February 2014: Love Story
I have begun the immense project of digitizing my family tree using a computer program I utilize in my counselling practice. As I have transferred information from paper copies, stories have emerged. It is fascinating what surfaces when I move beyond entering names and dates to realizing how old people were when they married, relocated, and experienced significant life events including death.
For example, I discovered an ancestor that was 16 years of age when she married for the first time! And I tried to imagine what it would have been like to board a steamship with eight children in tow, or how horrific it would have been to have a child die at sea, or the pain of permanent separation due to geography, or uprooting as a community and moving from one country to another—wherever the current government allotted the group sufficient space until circumstances would push them on again.
The most intriguing story, however, ties in well with the month of February and especially Valentine’s and Family Day. A story that makes me wonder what it was like to be in love in 1879. In Russia. It is difficult to envision life without electricity, indoor plumbing, even toilet paper and toiletries. I wonder if I would have had any suitors if I could not improve my appearance with modern hygiene practices and the advantages of make-up to present my best self. What drew people to each other in rural Russia in 1879? Are there laws of attraction beyond how we smell and look? Good hygiene and grooming is such a significant part of being attractive these days. Are there ‘base lines’ to being an attractive mate that incorporate our flaws rather than our efforts to disguise our natural smells and blemishes?
Gives new meaning to the term: raw beauty. I don’t think I’ve ever considered my own raw beauty before—or if it even exists! Our culture puts so much emphasis on how we make ourselves presentable rather than what makes us attractive behind the ‘smoke and mirrors.’ Is it possible to be attracted to someone based solely on personality? What about the plausibility of true natural chemistry or finding someone physically appealing ‘as is’?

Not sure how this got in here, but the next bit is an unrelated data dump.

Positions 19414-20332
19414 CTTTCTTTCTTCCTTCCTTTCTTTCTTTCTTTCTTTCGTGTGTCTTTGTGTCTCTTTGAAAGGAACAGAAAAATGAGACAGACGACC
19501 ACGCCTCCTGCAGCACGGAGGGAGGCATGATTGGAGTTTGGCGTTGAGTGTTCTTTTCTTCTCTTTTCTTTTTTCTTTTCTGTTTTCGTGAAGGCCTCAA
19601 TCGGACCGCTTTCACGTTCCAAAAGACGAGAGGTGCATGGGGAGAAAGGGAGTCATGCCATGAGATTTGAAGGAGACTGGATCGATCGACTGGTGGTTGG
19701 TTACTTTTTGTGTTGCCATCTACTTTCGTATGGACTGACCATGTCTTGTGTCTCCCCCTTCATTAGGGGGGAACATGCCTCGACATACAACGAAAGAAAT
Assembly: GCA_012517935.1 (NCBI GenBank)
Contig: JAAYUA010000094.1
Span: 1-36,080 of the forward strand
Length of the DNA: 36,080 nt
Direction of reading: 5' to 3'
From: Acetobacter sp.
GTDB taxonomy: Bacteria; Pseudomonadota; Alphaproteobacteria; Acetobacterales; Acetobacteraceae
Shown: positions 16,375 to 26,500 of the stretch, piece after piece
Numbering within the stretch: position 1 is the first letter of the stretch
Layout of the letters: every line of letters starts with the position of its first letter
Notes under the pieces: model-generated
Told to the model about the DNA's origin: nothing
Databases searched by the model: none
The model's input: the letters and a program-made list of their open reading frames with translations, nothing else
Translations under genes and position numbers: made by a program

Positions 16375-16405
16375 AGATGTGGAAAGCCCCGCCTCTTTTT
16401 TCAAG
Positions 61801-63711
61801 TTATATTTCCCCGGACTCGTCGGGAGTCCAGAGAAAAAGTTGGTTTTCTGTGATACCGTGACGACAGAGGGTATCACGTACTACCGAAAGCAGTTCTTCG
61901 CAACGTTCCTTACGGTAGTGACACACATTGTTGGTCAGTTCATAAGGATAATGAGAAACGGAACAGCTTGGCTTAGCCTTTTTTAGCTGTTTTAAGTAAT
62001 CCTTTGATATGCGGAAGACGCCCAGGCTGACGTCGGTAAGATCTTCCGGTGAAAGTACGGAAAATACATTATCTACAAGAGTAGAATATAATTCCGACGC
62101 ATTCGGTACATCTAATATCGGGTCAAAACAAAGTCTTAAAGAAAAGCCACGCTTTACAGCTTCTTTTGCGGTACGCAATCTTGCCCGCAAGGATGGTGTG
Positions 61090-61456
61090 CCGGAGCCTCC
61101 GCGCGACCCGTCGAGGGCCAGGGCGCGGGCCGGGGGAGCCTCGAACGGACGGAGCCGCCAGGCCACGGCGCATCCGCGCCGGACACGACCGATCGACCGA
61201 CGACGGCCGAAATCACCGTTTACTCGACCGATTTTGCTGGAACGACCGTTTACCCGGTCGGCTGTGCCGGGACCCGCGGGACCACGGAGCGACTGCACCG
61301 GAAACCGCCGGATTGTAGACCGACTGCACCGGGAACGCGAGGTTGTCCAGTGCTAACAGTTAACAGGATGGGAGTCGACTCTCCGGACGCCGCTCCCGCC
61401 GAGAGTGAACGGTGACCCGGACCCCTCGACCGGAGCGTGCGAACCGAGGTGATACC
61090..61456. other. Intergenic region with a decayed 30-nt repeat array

Now back to the story from 1879 that I was reminded of as I entered data into my laptop. In keeping with most North Americans, I have a family background that follows a trail back to the ‘Old Country.’ My family history can be traced from the Netherlands, to Prussia (now Germany), on to southern Russia (now Ukraine), and then US and/or Canada.
In June of 1879, a portion of one of my ancestral families boarded the SS Switzerland headed for Philadelphia. I do not know which European port the ship left from, but my ancestors had to take an emigration train to get there. My great, great grandfather Jacob was on that train with his parents, 3 sisters, 2 brothers-in-law, and 9 nieces and nephews. He was 21; the youngest sibling and only surviving son (his older brother Johan had died at age 7 in 1858—the same year Jacob was born). His 23-year-old sister was the only other one without family of her own. The fourth oldest daughter had emigrated with her young family of 8 children the year before. Four sibling families remained behind in Russia.
As the story goes, my ancestral grandpa Jacob got off the train at the last minute—for love. He married his sweetheart, Anna, on October 25th of that same year. They are scandalously holding hands in their very serious wedding photo. They had 8 children—3 of whom came to Canada in 1925 and 1926. My grandmother arrived in Canada with her parents in 1926. She was 5 years old.
If I could time travel, I think I would endeavor to meet my great, great grandparents, Jacob & Anna: those radical Russian Mennonite sweethearts of 1879. To find out their secrets to a passionate and enduring love that could prompt a 21-year-old male to abandon half his family—headed for an adventurous, fresh start in a new world—to choose a hard life of farming with the woman he loved.
And I’m curious what sort of raw beauty great, great grandmother Anna had.